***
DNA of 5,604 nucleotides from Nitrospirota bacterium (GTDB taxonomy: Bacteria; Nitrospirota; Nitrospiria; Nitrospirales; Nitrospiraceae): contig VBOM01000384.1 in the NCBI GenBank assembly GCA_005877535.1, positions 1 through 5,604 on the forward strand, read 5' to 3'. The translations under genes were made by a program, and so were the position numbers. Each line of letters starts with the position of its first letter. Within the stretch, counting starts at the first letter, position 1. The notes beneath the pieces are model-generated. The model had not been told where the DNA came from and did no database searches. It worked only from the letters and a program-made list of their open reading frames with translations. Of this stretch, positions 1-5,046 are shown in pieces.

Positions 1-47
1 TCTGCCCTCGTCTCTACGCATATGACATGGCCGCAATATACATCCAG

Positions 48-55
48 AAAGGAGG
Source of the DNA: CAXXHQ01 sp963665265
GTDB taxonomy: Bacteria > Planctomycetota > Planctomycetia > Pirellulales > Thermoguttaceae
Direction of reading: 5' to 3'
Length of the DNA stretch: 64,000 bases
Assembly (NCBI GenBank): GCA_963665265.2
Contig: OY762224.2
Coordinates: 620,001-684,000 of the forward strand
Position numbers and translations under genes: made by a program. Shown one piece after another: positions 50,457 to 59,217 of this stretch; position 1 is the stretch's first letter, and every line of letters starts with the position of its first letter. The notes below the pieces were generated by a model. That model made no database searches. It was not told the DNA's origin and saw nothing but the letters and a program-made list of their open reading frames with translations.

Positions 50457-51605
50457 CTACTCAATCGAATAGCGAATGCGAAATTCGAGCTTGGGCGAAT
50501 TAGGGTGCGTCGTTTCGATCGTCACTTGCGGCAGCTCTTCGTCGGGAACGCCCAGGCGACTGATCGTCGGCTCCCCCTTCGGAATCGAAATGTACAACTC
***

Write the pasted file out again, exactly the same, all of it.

DNA of 5,604 nucleotides from Nitrospirota bacterium (GTDB taxonomy: Bacteria; Nitrospirota; Nitrospiria; Nitrospirales; Nitrospiraceae): contig VBOM01000384.1 in the NCBI GenBank assembly GCA_005877535.1, positions 1 through 5,604 on the forward strand, read 5' to 3'. The translations under genes were made by a program, and so were the position numbers. Each line of letters starts with the position of its first letter. Within the stretch, counting starts at the first letter, position 1. The notes beneath the pieces are model-generated. The model had not been told where the DNA came from and did no database searches. It worked only from the letters and a program-made list of their open reading frames with translations. Of this stretch, positions 1-5,046 are shown in pieces.

Positions 1-47
1 TCTGCCCTCGTCTCTACGCATATGACATGGCCGCAATATACATCCAG

Positions 48-55
48 AAAGGAGG
Source of the DNA: CAXXHQ01 sp963665265
GTDB taxonomy: Bacteria > Planctomycetota > Planctomycetia > Pirellulales > Thermoguttaceae
Direction of reading: 5' to 3'
Length of the DNA stretch: 64,000 bases
Assembly (NCBI GenBank): GCA_963665265.2
Contig: OY762224.2
Coordinates: 620,001-684,000 of the forward strand
Position numbers and translations under genes: made by a program. Shown one piece after another: positions 50,457 to 59,217 of this stretch; position 1 is the stretch's first letter, and every line of letters starts with the position of its first letter. The notes below the pieces were generated by a model. That model made no database searches. It was not told the DNA's origin and saw nothing but the letters and a program-made list of their open reading frames with translations.

Positions 50457-51605
50457 CTACTCAATCGAATAGCGAATGCGAAATTCGAGCTTGGGCGAAT
50501 TAGGGTGCGTCGTTTCGATCGTCACTTGCGGCAGCTCTTCGTCGGGAACGCCCAGGCGACTGATCGTCGGCTCCCCCTTCGGAATCGAAATGTACAACTC